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2019 Year-End Class Action Roundup

Life insurers bid farewell to a fairly moderate year of class action litigation. Although several class actions were filed against life insurers in the last quarter of 2019, the filings were reflective of the litigation trends within the past few years, including challenges to interest crediting under fixed indexed deferred annuities and cost of insurance expenses.

Fixed Indexed Deferred Annuities

On opposite sides of the country, two class action suits were filed within weeks of each other challenging fixed indexed deferred annuities. In the U.S. District Court for the Central District of California, the plaintiff challenged an alleged “fraudulent scheme” that consisted of the development and marketing of fixed indexed annuities that would provide above-market returns through uncapped participation in gains within certain proprietary indexes. The action sought certification of California and Illinois classes, and the complaint asserted violations of the California Unfair Competition Law and the Illinois Consumer Fraud and Deceptive Business Practices Act, and sought rescission and restitution for common law fraud. The action was short-lived as the plaintiffs filed a notice of voluntary dismissal just six weeks after filing the complaint.

In the second suit, filed in the Southern District of Florida, the plaintiff is seeking certification of a nationwide RICO class action and a Florida unjust enrichment subclass stemming from purported misrepresentations concerning the fixed indexed annuities’ participation in certain proprietary indexes.

Cost of Insurance

Plaintiffs also continue to file cases challenging the amounts charged for cost of insurance (COI). New class actions were filed in the Middle District of Florida, the Western District of Missouri, and the Western District of Washington. The Florida action asks the court to certify a class of Florida and Texas consumers who had monthly COI charges deducted from their policies allegedly in excess of amounts specifically permitted by the terms of the policies because the insurer failed to reduce the COI rates to reflect the defendant's improving expectations as to future mortality experience. The action alleges common law claims for breach of contract, breach of the covenant of good faith and fair dealing, conversion, and declaratory relief.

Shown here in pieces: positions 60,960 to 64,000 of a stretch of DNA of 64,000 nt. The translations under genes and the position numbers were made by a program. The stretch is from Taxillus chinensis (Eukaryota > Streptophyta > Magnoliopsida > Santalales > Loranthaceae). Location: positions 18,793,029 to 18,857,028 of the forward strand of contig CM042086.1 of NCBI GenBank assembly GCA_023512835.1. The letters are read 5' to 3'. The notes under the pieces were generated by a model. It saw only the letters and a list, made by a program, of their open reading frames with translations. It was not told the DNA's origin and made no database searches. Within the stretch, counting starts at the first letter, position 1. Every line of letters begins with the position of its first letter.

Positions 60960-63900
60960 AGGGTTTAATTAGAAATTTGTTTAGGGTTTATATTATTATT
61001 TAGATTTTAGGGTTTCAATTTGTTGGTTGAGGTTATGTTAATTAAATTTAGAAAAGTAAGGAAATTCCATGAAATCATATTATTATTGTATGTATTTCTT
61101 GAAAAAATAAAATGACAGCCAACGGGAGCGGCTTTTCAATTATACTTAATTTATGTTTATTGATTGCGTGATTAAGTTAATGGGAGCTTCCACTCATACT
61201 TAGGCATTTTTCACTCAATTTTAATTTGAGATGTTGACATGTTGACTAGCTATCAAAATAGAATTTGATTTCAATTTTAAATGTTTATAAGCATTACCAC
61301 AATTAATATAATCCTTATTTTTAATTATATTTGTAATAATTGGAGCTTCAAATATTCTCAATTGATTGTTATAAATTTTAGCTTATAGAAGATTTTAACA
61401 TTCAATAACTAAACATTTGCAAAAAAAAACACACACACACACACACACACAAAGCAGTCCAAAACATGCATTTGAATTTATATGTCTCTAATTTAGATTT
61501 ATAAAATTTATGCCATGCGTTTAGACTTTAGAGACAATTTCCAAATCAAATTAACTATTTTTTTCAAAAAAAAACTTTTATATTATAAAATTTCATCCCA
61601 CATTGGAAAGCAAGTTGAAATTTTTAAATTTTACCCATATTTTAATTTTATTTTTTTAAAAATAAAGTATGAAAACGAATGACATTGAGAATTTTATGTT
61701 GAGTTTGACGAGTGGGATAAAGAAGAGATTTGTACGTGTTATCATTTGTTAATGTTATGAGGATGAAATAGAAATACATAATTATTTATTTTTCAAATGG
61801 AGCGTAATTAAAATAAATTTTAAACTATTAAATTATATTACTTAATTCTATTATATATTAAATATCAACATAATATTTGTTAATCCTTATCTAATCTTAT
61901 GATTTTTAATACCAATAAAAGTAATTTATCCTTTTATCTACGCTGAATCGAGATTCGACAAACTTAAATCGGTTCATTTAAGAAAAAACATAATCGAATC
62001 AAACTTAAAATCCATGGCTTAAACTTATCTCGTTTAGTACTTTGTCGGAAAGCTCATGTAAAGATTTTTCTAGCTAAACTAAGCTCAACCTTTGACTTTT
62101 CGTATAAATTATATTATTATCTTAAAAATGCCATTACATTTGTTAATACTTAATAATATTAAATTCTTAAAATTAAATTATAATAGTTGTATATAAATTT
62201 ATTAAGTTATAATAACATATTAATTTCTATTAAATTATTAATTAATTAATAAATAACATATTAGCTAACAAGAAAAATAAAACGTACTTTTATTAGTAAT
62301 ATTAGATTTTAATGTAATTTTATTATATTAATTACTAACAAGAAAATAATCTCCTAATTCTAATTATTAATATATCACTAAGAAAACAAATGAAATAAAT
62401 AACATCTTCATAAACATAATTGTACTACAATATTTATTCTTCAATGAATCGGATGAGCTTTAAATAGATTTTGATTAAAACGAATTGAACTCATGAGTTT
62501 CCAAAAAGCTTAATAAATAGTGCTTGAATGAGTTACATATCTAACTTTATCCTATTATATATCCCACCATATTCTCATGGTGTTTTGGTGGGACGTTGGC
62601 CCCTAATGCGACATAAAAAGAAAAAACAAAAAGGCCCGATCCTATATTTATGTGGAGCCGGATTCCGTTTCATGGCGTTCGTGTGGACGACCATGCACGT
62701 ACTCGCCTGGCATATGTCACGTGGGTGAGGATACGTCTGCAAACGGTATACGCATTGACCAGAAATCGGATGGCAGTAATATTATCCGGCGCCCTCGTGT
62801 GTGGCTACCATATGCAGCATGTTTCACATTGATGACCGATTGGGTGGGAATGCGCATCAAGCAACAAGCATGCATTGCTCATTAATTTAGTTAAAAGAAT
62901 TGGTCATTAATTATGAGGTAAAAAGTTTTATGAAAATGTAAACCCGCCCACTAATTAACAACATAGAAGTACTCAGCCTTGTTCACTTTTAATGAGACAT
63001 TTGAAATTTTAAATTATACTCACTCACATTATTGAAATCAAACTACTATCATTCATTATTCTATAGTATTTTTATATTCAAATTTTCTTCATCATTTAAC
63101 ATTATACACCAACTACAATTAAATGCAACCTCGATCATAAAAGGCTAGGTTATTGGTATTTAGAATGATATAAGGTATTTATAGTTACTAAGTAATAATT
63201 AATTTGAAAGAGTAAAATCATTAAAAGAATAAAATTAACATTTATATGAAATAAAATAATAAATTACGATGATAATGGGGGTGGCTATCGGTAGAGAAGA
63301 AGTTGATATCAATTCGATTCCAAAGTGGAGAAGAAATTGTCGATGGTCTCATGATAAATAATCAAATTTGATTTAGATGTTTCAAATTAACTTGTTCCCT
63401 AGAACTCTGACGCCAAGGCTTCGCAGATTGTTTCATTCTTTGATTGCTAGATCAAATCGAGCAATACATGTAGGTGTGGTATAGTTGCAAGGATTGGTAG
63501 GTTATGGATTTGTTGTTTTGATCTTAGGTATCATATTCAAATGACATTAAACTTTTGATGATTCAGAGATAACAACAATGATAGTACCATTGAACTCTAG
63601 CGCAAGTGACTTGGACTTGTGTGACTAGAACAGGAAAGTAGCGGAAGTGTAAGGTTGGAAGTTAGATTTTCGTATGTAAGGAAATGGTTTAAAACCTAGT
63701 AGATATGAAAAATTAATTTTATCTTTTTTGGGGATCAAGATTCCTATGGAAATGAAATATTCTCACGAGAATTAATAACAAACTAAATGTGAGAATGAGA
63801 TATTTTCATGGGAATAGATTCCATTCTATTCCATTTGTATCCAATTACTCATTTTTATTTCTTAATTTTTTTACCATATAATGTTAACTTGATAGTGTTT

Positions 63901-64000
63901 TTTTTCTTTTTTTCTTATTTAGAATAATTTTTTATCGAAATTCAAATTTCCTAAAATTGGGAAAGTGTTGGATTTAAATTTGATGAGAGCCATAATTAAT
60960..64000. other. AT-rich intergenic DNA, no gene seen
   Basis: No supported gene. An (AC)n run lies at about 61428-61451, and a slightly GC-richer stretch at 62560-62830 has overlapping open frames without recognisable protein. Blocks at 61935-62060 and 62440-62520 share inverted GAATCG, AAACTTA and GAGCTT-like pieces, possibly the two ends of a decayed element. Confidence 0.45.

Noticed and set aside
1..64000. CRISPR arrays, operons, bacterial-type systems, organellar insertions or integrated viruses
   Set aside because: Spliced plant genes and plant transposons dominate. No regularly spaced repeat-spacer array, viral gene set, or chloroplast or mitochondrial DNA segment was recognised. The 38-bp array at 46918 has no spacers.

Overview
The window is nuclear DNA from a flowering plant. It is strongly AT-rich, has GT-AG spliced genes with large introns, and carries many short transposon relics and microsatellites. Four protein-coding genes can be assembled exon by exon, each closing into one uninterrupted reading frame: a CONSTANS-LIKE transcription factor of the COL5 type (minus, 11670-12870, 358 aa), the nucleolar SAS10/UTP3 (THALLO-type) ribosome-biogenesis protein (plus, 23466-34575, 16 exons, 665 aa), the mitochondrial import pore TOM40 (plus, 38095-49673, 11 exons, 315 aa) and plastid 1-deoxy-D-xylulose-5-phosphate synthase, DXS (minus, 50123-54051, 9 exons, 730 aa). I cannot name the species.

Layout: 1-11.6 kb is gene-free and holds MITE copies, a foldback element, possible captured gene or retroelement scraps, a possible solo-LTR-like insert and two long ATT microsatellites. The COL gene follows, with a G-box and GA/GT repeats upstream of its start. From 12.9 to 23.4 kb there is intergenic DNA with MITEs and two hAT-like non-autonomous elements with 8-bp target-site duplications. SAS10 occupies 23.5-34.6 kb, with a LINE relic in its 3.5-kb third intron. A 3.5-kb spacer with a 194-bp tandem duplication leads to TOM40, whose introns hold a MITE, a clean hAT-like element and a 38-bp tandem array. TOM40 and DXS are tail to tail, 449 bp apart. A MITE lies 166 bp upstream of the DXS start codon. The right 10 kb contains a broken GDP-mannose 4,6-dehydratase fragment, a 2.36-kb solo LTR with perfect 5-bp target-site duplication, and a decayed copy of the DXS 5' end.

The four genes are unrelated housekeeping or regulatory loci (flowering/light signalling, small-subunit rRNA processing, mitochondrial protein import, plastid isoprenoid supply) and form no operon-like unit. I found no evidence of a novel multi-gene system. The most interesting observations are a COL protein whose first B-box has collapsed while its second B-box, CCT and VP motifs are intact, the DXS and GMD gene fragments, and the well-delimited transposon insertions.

Similarly, in Missouri, the plaintiff filed suit in state court to carve out a Missouri class from a pending nationwide (49-state) putative class action. The defendant insurer removed the action to the Western District of Missouri. Like the related action already pending in federal court, the new suit alleges that the defendant breached its duty to the plaintiff by failing to reduce COI rates to reflect the defendant's improving expectations as to future mortality experience.

In the Western District of Washington, the plaintiff seeks certification of a nationwide class (excepting policies issued in California and Missouri) and a Washington subclass in an action claiming that the defendant uses factors not authorized by the policies when determining the COI, which results in a higher COI. The plaintiff claims that this practice constitutes breach of contract, conversion, and violation of the Washington Consumer Protection Act, and seeks declaratory and injunctive relief.

Much of this type of class action litigation, particularly actions challenging index interest crediting under fixed indexed annuities and indexed universal life insurance policies, is certain to continue in 2020.

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